When we talk about prayer we are very pleased when we have our prayers answered the way we wanted and in a timely fashion. We are very happy with God when we see our prayers being answered. But when we do not see our prayers readily answered, then many times we like to play the blame game. Sometimes we want to blame God for what seems to be unanswered prayer. I would like for us to see that when our prayers do not seem to answered, that instead of blaming God, we ought to look at ourselves first. The scriptures tell us that many times we are the ones to blame. Now this runs contrary to popular belief. Some would have us to believe that it does not matter what we do that God will always answer prayer. However, God has told us that there are things we can do that will hinder our prayers so that they will not be answered.
A Rebellious Heart
Proverbs 28:9 says, “One who turns away his ear from hearing the law, even his prayer is an abomination.” Here we have a description of someone who is choosing to no longer hear the words of God. The person who has the rebellious heart toward God, that is a heart that says I will not listen to what God has to say to me, that persons prayers are not answered. Isaiah also called such a person rebellious. Isaiah 30:9 says, “That this is a rebellious people, Lying children, Children who will not hear the law of the Lord.” I think that most people would agree that someone who has turned their face against God certainly will not have his or her prayers answered.
But what we should notice is that God does not say that the prayers are hindered or not heard. God says that the prayer is an abomination. God uses the word abomination for something that is outright abhorrent, detestable, and despicable. Consider some of the other things God calls an abomination. In Leviticus 18:22 homosexuality is called an abomination. In Deuteronomy 7:25 we see that the worship of graven images of false gods is an abomination. In 2 Chronicles 28:3 the sacrificing of children in the valley of Hinnom was an abomination. Abomination is one of the strongest words that the Lord uses to describe his hatred for an action. In Proverbs 28:9 we find out that someone who would turn his heart away from God and would choose not to learn of Gods law, but then would have the audacity to offer prayer, is an abomination to the Lord.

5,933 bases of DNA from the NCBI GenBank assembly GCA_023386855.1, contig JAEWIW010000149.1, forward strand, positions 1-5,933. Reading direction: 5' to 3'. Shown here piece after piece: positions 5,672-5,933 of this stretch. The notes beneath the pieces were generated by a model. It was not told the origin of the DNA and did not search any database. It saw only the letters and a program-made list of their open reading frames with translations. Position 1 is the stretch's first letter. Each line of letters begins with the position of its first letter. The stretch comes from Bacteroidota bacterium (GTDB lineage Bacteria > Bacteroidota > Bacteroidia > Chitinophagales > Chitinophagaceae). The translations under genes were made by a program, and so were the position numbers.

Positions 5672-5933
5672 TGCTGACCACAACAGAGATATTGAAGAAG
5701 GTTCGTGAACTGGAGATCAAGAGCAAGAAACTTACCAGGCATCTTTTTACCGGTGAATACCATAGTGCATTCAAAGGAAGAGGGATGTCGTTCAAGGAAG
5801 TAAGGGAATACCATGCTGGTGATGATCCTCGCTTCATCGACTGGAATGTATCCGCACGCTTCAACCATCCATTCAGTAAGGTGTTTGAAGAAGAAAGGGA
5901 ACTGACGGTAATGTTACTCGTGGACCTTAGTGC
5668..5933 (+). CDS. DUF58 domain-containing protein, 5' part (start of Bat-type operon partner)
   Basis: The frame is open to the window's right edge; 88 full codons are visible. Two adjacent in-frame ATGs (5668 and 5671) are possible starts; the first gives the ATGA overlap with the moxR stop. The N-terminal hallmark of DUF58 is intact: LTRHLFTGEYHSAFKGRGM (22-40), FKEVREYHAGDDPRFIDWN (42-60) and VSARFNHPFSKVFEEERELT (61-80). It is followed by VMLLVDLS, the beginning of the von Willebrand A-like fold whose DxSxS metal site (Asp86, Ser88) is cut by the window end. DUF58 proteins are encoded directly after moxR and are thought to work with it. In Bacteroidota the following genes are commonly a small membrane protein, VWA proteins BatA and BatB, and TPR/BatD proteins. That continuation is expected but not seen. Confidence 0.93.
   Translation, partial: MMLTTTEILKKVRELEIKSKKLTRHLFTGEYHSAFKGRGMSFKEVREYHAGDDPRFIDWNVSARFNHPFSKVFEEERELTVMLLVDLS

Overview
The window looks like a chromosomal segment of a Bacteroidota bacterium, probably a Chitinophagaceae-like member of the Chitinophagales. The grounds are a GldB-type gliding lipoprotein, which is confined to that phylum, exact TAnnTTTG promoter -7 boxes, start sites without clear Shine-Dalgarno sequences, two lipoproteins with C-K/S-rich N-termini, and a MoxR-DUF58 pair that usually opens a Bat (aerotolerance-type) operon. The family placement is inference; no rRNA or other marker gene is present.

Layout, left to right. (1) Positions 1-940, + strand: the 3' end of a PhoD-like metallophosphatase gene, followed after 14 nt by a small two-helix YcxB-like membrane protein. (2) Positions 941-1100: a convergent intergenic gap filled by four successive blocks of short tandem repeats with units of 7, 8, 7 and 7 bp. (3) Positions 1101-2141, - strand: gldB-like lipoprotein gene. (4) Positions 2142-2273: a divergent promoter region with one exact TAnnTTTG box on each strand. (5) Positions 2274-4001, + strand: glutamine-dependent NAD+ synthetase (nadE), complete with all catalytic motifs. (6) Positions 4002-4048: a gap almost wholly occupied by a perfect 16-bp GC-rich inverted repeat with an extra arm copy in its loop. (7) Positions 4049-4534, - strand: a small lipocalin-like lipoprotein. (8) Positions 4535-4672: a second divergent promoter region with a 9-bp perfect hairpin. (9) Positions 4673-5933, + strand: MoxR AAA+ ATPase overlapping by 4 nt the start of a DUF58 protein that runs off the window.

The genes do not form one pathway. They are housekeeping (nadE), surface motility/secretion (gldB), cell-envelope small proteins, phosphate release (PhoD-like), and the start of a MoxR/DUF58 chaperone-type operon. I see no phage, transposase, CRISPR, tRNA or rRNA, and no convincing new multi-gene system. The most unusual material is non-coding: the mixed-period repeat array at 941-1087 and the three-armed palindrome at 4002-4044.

A Stubborn Heart
But I think there are more of us that may fall into this category. It is not only the rebellious that turn their ear from hearing the law. We can turn our ear from hearing the law in very simple ways. Ignoring Gods word is a refusal to hear the law of the Lord. When we refuse to read the scriptures, we must beware that we may be in the process of turning our ear from the hearing of law. When we would rather not find out what God has to say, as much as we do not want to admit it, we are cultivating a rebellious heart.
Further, when we hear the law and do not allow Gods words to change our lives, then we are shutting our ears to the hearing of the law. When we hear that we need to make changes and do not, we have shut our ears to the hearing of the law. We cannot hear that we must stop sinful lusts, but close our ears and keep living as we want. We cannot hear about ceasing gossip, backbiting, and whisperings and continue to do these things and not think that we have not shut our ears to the hearing of the law. When God says that we need to spread the gospel and shut our ears and our mouths and do not change, what do we think we are doing?